I have posted detailed rules on my website for “Family Tree Solitaire” in html and pdf format. I am excited to announce that “Family Tree Solitaire” is available on the Google Play Store. I hope you will enjoy my new game.
About a year or so ago, I decided to work on a game using Unity3d. As a classic games developer who has made games for many devices that have come and gone, I like that it has a cross-platform engine. I enjoy card games, and I wanted to experiment with a different kind of foundation for solitaire: a tree structure — very familiar to genealogists, programmers, and others. The result is “Family Tree Solitaire”.
I will also be working on putting this game on the Windows Store and possibly a WebGL version. If I get enough interest, I will also consider a version for Apple devices.
As for the article on physics, the examples are good. I’m surprised that “Angry Birds” was not in the list. Perhaps this has already been talked about many times, but it has become a classic that all game designers and developers should understand.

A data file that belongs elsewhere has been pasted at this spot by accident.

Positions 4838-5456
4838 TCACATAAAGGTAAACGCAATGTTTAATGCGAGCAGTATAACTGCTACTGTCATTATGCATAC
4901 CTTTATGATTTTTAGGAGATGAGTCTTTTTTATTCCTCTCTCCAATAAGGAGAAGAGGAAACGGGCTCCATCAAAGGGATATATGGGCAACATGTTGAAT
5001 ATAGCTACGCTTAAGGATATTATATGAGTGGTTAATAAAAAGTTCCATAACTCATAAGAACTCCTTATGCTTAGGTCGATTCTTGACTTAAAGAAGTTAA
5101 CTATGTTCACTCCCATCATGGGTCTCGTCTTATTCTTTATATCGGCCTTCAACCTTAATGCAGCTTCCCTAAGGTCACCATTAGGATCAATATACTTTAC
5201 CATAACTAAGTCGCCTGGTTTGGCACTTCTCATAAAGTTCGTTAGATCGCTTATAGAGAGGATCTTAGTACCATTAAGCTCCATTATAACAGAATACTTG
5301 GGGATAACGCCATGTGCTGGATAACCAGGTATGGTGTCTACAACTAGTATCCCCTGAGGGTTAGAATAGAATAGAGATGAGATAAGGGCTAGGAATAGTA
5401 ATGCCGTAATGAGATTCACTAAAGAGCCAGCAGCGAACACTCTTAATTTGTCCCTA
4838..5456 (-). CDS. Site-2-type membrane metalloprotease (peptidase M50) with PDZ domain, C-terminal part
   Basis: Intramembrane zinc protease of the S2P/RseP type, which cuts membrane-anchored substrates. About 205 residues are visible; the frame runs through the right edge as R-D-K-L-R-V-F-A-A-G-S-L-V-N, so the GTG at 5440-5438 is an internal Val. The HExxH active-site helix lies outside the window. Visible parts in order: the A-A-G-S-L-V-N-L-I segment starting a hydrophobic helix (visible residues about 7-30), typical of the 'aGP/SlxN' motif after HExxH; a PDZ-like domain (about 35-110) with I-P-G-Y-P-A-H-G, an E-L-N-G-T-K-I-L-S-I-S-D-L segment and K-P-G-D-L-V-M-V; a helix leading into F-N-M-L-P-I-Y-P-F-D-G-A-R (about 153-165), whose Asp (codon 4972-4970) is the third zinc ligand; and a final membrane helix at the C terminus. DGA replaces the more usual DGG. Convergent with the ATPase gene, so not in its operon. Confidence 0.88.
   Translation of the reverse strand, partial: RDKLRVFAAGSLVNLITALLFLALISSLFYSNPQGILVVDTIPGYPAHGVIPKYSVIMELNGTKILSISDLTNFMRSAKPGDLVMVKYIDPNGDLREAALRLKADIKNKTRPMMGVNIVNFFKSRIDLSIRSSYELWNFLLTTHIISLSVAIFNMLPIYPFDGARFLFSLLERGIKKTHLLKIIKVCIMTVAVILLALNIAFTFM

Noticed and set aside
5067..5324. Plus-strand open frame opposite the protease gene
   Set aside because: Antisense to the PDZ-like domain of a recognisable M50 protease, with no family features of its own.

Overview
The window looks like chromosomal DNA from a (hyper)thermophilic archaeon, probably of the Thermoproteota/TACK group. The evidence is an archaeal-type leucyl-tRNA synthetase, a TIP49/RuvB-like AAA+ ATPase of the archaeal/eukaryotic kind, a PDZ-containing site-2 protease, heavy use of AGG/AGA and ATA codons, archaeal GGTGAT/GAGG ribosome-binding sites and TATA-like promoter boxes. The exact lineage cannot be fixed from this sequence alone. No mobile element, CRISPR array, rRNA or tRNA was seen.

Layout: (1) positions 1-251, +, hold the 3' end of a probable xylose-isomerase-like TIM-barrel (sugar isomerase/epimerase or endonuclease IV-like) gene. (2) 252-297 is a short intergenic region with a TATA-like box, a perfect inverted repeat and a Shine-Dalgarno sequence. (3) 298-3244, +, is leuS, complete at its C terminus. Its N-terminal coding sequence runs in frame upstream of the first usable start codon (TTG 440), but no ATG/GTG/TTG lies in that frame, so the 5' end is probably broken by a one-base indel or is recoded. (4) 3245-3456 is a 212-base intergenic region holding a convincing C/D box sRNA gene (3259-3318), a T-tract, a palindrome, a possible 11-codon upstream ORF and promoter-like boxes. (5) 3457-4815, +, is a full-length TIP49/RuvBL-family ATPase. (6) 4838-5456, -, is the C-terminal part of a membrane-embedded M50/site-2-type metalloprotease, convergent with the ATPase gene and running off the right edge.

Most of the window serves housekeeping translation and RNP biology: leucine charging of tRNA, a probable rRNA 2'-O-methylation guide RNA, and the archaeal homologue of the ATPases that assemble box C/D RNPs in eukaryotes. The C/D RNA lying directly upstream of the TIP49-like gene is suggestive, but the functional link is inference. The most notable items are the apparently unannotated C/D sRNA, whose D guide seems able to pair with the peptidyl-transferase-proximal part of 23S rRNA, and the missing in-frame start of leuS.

While AI-driven path finding is always useful in games, and playtesting via genetic algorithm is an interesting technique, I did not find an example among the 7 selected which talked about AI in board game opponents? Perhaps the author doesn’t consider this category to rank high on the list of AI in video games. I do.
AI in checkers and chess drove my early interest in video games and game AI. AI in the game of Go recently became a hot topic. Games like Risk and Stratego continue to challenge AI programmers to produce top players and top video game versions of the board games. I’m sure there will continue to be AI in board game challenges, as well as card games like Poker and other games that provide incomplete information.
And what about video games that produce new concepts in board and card games? I will soon release a new kind of solitaire game that I don’t think has been designed before. Whether it becomes popular or not, I don’t know. I enjoy playing it. But at the least I hope it will inspire others to want to make video card games — or board games — that don’t just mimic games we’ve already played many times or seen on toy store and retail shelves. While my new card game can actually be played with a deck of cards, I do think it is much easier and more fun to play electronically. More to come on this soon.